Your game’s packaging may not matter too much in online sales or Kickstarter, but if you want to distribute to game stores, you need to be smart about it. It makes sense: Your box’s the first thing people see in a game store, and possibly the only thing they’ll look at to learn what your game is about before they buy it.

At the GAMA Trade Show 2014 in March, Jessica Blair from Roll to Market shared tips on the anatomy of a good game package design: what makes people pick it up, what compels them to buy, and blunders even big companies don’t consider sometimes:


  • Good cover art is essential. Get a good illustrator and really make it shine so that people want to pick it up and turn it over for more information!
  • Have a big title treatment and snappy tagline and name of the designer, but don’t include much more text than this. The job of the front is not to completely explain the game, but to get your customers curious about what’s inside and pull it off the shelf.
  • Number of players, age range, and time to play icons are standard on all good box designs, but if they detract from the art too much, they can go on the sides.
  • If you have a game with cool or unusual components, consider a window to show them off. Sometimes, people will just buy a game for the shiny bits alone, and planning a window can be as little as 3 cents extra per box.
  • The name of the game should be on all panels, so the game store owner can arrange it in a way that fits best on his shelves.
  • Number of players, age range, and time to play icons are good for the side panels, too.
  • Keep it simple, uncluttered, and easy to read in a bookended-lineup.
  • Show all the pieces of your game in action so that a person can explain how to play it from the back of the box.
  • Explain your game in concise language that’s fun and hits your key selling points. Avoid big blocks of text by breaking it up into bullets.
  • If you’re talking about a player’s actions, phrase it in the second-person (“You are a zombie-killing farmer”) rather than third-person (“Players are zombie-killing farmers”) for a more powerful experience
  • Format your UPC code properly! Some larger retailers have specific guidelines for your UPC format.
  • If you have translations for your game and want to reach out to multiple languages, don’t try to squeeze them all onto the box! Put them on a website and create a QR code for the translations, then put flag icons next to it for the appropriate countries.
  • That said, be careful with QR codes. They’re great for demo videos and other explanations, but retailers can get angry if it directs you to a cheaper place to buy the game online. So add a bit of text to tell folks where the QR code leads!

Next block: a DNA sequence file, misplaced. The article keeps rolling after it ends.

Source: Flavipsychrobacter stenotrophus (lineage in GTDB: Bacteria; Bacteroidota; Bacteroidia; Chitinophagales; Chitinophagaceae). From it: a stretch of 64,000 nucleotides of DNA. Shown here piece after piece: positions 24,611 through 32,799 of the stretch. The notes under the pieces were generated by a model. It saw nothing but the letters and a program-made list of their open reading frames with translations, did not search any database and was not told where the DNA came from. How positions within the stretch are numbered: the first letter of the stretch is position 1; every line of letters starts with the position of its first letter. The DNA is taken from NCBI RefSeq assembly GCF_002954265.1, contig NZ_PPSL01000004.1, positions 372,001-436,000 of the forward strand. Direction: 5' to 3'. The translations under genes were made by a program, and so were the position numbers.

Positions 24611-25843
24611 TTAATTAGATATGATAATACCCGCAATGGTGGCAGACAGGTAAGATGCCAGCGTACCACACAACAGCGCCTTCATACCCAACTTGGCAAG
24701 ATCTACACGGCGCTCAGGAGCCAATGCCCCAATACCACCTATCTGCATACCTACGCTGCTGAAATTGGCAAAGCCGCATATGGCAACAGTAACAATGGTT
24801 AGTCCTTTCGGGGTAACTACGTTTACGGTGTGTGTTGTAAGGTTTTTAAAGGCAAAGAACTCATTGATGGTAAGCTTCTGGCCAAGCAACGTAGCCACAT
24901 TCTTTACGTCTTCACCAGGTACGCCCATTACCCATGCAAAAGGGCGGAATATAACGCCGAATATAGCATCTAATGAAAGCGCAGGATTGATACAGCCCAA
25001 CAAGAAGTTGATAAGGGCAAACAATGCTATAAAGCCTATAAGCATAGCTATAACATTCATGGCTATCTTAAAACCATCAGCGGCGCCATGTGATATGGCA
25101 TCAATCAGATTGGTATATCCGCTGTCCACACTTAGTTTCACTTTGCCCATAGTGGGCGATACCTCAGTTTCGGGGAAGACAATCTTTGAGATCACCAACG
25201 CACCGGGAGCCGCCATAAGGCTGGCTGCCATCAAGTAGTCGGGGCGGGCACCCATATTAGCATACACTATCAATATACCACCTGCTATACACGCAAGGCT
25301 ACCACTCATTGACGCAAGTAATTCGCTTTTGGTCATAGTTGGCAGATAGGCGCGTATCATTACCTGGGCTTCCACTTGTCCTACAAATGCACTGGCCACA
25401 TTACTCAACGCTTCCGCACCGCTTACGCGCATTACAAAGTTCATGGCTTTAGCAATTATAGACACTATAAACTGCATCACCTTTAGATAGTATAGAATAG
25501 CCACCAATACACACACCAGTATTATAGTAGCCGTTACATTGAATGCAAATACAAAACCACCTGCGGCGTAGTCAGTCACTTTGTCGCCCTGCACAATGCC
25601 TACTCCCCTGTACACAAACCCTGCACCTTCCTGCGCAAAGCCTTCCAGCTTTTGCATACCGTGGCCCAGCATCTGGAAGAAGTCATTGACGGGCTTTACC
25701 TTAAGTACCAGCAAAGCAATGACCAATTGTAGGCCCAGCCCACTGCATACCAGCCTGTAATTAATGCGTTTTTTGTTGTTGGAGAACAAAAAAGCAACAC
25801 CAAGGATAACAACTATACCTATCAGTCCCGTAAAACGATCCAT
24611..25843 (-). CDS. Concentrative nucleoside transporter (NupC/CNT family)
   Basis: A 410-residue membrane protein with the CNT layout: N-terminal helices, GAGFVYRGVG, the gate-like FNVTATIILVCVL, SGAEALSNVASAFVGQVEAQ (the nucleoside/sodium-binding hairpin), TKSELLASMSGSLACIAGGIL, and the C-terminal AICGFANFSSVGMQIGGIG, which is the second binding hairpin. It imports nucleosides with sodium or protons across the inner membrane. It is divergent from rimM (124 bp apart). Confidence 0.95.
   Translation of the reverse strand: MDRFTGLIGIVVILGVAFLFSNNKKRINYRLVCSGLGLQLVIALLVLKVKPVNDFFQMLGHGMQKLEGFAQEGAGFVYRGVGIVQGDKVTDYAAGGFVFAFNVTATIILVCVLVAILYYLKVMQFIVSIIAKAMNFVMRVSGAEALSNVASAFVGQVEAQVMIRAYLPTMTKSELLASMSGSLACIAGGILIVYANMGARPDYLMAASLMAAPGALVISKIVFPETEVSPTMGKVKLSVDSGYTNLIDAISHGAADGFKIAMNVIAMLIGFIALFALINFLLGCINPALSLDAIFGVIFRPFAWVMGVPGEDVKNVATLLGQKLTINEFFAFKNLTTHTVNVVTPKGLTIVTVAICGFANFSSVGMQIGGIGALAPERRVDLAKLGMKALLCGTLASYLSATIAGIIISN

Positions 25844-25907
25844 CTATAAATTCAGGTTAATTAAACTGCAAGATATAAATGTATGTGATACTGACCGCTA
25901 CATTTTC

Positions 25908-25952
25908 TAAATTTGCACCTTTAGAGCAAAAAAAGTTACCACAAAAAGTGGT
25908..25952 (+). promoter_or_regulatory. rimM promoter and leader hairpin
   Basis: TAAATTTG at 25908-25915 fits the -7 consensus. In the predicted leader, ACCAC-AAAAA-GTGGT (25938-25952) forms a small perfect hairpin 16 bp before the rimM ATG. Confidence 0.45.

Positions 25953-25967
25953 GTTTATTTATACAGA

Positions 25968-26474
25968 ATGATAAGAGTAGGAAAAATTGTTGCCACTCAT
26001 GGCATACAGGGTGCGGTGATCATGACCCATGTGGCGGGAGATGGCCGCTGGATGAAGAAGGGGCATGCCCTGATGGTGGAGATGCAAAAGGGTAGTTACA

Note: This is not legal advice. ALWAYS check with your manufacturer and/or legal professionals to ensure your game complies with the proper standards before including symbols on your box design.
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So you’ve got a great handle on how to design your box, but what size should you use? Plan your box carefully to optimize where it’s placed and how it’s sold:

  • Plan the depth of your game box carefully! Boxes that are too thin or tall will faceplant off the shelves, making for a bad buying experience.
  • Size your game box to a similar size as other games that fit within your theme, because guess what? Retailers like to shelve similar-sized things together to economize space! If your game is a party game, a big square Apples-to-Apples box might work great, but if your game is a 4-hour strategy game, you might want to go more Battlestar Galactica size.
  • Retailers expressed a strong dislike for small tuck boxes for a few reasons reasons: The only place they typically have in their stores for tuck boxes is with their standard playing cards, so you’re forcing the store owner to put it together with games it might not be similar to. Also, smaller boxes are easy to shoplift in a coat pocket. Consider a Munchkin-sized box or larger for card games.
  • Shrink wrap seams are placed along the edges by default, but if you ask for the seam to be 1mm above the bottom edge of the box, it can help prevent box faceplanting without ruining the look.

Having a smartly-designed box can mean big sales, and it’s worth it to learn how it’s done and look around at how other companies handle it. What game packaging has caught your eye in your last visit to your local game store?